Background to Let Kashmir Decide
My name is Jawad Quyyam and I live in Kotli, Azad Kashmir. I was born in the city. I became aware of the Kashmir issue when I was about 9 years old and would hear my family talking and the televisions news. I had heard great things from my grandad and that his family were originally from Indian occupied Kashmir, but we were not able to visit.
As I grew up I became inovlved in the struggle for Kashmiris to have a voice.
One day I saw a comment on a social media site that was made by Claire Bidwell, an English lady who was replying to someone else. I thanked her for speaking on the issue of Kashmir and we began to discuss directly what was happening and at the end the question was. “What can we do to help Kashmir?” We knew we wanted to raise awareness by sharing information and discussing the main issues and to show solidarity with the Kashmiris who were under occupation. So as ordinary people we wanted to reach other ordinary people to make that difference. We set up the Facebook group first under the name of the Peoples party as we wanted to invite all the people of the world to our group to raise awareness and let Kashmiris see that people did support them.
We then wanted to strive to let more people know about the situation for the prosperity and freedom of Kashmir. With the voice on the inside and the voice on the outside it was a good balance. Then came the idea of the tea event where we could invite all the people of the world to stand up for humanity.
May peace be upon you…
My name is Claire Bidwell and I was born and brought up in London but now live in Scotland. A visit to Mumbai and a search for an Indian doll for my granddaughter led to a lady, who lived in the slums taking me along to an Asian craft shop. The shop was run by a young Kashmiri businessman who sold me two beautiful Kashmir rugs which are now in the heart of my home. We remained in contact and one day I asked him how his family were. His short, solemn reply was that he did not know as his country had been locked down by the Indian government. 900,000 troops had been sent in; politicians had been imprisoned and the internet had been cut. He had no means of knowing how they were. My heart went out to him; my heart went out to 8 million people of a country and their families and friends who were unable to communicate.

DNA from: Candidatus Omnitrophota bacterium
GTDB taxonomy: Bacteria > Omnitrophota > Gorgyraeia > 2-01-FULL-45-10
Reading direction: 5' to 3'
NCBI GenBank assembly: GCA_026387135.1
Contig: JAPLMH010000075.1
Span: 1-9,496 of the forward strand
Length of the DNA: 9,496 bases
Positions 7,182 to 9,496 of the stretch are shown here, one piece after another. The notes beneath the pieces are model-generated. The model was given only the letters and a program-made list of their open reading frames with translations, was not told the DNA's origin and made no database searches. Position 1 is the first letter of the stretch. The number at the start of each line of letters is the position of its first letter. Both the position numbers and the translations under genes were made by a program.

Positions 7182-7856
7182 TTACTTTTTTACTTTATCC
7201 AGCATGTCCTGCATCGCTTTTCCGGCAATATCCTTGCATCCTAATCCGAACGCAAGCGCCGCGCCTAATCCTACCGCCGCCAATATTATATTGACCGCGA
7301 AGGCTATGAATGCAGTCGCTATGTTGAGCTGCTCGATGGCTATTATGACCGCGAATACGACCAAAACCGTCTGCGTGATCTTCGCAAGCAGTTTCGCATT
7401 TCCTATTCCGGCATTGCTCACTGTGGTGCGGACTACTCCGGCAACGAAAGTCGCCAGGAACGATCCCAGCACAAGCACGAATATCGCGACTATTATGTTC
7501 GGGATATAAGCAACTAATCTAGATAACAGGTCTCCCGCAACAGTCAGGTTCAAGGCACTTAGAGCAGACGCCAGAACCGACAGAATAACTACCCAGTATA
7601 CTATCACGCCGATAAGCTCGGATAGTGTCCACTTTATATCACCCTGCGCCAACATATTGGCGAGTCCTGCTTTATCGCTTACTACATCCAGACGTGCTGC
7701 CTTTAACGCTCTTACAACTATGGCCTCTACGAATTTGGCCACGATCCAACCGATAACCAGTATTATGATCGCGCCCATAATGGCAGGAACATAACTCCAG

This led to a heart led, passionate interest to find out more. I learned that article 370 had been revoked and Jammu and Kashmir were no longer able to have any right to self-determination. Their basic human rights, civil liberties and freedom of voice was being denied. When the Great British government left their empire state in 1947, they partitioned the country into three. One third with Pakistan, one with India and the other with China; with a promise for a vote for self-determination. A UN article of 13th August, according to their rights and charters was set but Kashmir have never had their promised vote.
I began visiting social media sites to learn more and met Jawad Qayyum in a site discussing the Kashmir issue. After discussing many things about Kashmir this led to us forming a Facebook Group to raise awareness and to stand in solidarity. We wanted to make the ordinary people of the world and in the western world more aware so the idea for a global tea event emerged and with the process of the journey has led to uniting pro- Kashmiri groups.
So here we are working to raise awareness and stand in solidarity for the rights to self-determination and to “Let Kashmir Decide.”